What do we understand by deeply undervalued stocks, India? These are stocks that hold huge potential for appreciation because they are quoting at a deep discount to the value imputed by the valuations. Legendary investors like Ben Graham and Warren Buffett have always spoken about picking undervalued stocks that can give huge capital appreciation over the years. The big question is how to find undervalued stocks, India and above all how do you decide whether the stock is an overvalued or undervalued stock? You can apply a 10-point test to get the answers. Remember, these are not points in isolation and typically a combination of 3-4 of these factors is what will make for an attractive buy.
1. Is the business model disruptive enough?
Disruptive business is not only about finding products but also about a new market, a new market channel or even a new positioning. Look at how Eicher created value by positioning the company as a more trend producer of bikes rather than a drab maker of buses and MCVs. Similarly, back in 1990s, Infosys literally disrupted the global IT space by offering a high quality IT solution backed by a weak rupee and a positive tax environment. This not only helped Infosys to create wealth but the entire IT industry emerged as a $150 billion sector in India.
2. Current Ratio of a stock
You may wonder; can current ratio really identify undervalued stocks? The answer is yes. What should be the Current ration in an ideal scenario? A current ratio of 1.25 is considered to be healthy and a current ratio of 1.75 to 2.25 may indicate that the company has a huge leeway to reduce its working capital allocation and relocate the capital to other productive uses. This ratio has to be used very cautiously after looking at the components of the ratio.
3. Is the stock under leveraged in terms of debt
High debt stocks rarely create value in the markets. We have seen that in case of infrastructure stocks, power stocks and steel stocks. Over the last 10 years either they have given negative returns or deeply negative returns. Low debt with steady growth in revenues and profits is one of the best indicators of an undervalued company. In fact, this is one case where your estimate is very unlikely to go wrong.
4. Is the stock having a very low cost of debt
Overall debt is one side of the story. The other side is the cost of debt. If the cost of debt is consistently coming down or if the interest coverage of the company is consistently and sharply going up, then it is a sign of an undervalued stocks. When you buy stocks with low debt or low cost of funds, you start with an advantage since financial risk plays to your advantage.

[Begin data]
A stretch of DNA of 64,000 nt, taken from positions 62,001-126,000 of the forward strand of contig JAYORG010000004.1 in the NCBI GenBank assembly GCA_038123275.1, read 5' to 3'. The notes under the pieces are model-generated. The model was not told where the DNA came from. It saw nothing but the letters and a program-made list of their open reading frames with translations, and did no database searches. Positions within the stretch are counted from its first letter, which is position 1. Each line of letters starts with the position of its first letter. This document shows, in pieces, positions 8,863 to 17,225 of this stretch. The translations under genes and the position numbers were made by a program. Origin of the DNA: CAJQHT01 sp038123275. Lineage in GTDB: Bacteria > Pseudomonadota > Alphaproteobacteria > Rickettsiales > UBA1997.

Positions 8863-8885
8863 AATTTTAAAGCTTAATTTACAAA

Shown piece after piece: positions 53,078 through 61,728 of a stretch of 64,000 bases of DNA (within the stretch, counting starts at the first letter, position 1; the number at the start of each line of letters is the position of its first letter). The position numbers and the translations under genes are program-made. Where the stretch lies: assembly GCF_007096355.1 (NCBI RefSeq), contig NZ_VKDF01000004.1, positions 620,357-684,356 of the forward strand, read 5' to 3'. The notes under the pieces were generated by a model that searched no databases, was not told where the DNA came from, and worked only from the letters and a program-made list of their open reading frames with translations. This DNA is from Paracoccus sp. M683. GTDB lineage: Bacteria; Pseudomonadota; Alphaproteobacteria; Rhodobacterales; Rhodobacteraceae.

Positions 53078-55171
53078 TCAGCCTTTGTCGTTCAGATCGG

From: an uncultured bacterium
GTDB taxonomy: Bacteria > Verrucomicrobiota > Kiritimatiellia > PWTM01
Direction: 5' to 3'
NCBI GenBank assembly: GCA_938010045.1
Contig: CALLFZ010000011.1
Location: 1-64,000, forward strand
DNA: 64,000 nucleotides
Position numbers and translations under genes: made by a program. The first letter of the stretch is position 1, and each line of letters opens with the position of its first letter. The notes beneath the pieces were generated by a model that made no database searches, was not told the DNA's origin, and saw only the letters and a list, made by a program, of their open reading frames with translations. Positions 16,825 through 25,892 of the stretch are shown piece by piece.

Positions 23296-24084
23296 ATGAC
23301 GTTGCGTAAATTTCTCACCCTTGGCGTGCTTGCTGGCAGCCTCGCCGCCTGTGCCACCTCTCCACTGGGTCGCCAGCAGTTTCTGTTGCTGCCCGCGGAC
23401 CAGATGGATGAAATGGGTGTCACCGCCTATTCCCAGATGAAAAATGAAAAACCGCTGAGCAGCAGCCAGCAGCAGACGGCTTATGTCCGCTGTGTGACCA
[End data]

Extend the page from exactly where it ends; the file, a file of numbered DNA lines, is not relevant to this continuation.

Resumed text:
5. Are we seeing sharp growth in earnings
This is normally the best signs of a stock that is turning around. The market is always willing to pay a premium for a stock where the earnings (top-line and bottom-line) is going to grow at a very rapid pace. That only means that the future growth in EPS will be combined with an upward re-rating of the P/E ratios. This is a fairly reliable indicator of stocks being undervalued.
6. Is the ROE and ROE growing above the industry average
The two ratios that matter to stake holders is the ROE (Return on equity) and the ROCE (Return on capital employed). These ratios measure the returns that equity stakeholders and the debt stakeholders get respectively. Higher ROE combined with a higher retention ratio is what drives growth and P/E ratios of stocks. In fact, if the improvement in ROE is matched by an improvement n ROCE also, then it is a more convincing trigger.
7. Clear signs of technical break out in the stock
These signs are more technical but when stocks break out of a long resistance after a very long time, one can look forward to a sharp up move. Remember; while this is a technical indicator, it is normally seen when there is a larger underlying fundamental story.
8. Attractive PEG ratio
PEG ratio is an improvement over the PE ratio. The PE does not consider the growth rate of the company. For example, a stock may be undervalued at 15X P/E Ratio if the growth is 40% but a stock may be overvalued at 12X P/E Ratio if the growth rate is just 8%. It is this dichotomy that PEG ratio bridges.
9. Very high dividend yield
This is a slightly debatable issue since high dividend yield is not associated with wealth creators. Investors have always high growth companies and that requires companies to plough most of their profits. A high dividend payout is indicative of a company that has limited investment opportunities and hence is payout dividends liberally. However, there is another side to this argument. High dividend yield also acts as a base for a company in the worst of markets and that makes it an attractive bet.
10. Moat and margin of safety
Moat and margin of safety are common terms used by Warren Buffet. While moat reflects a unique advantage that the company may have built, the margin of safety captures the extent of undervaluation. The wider the margin of safety stronger is the case to invest in the stocks as an underpriced bet.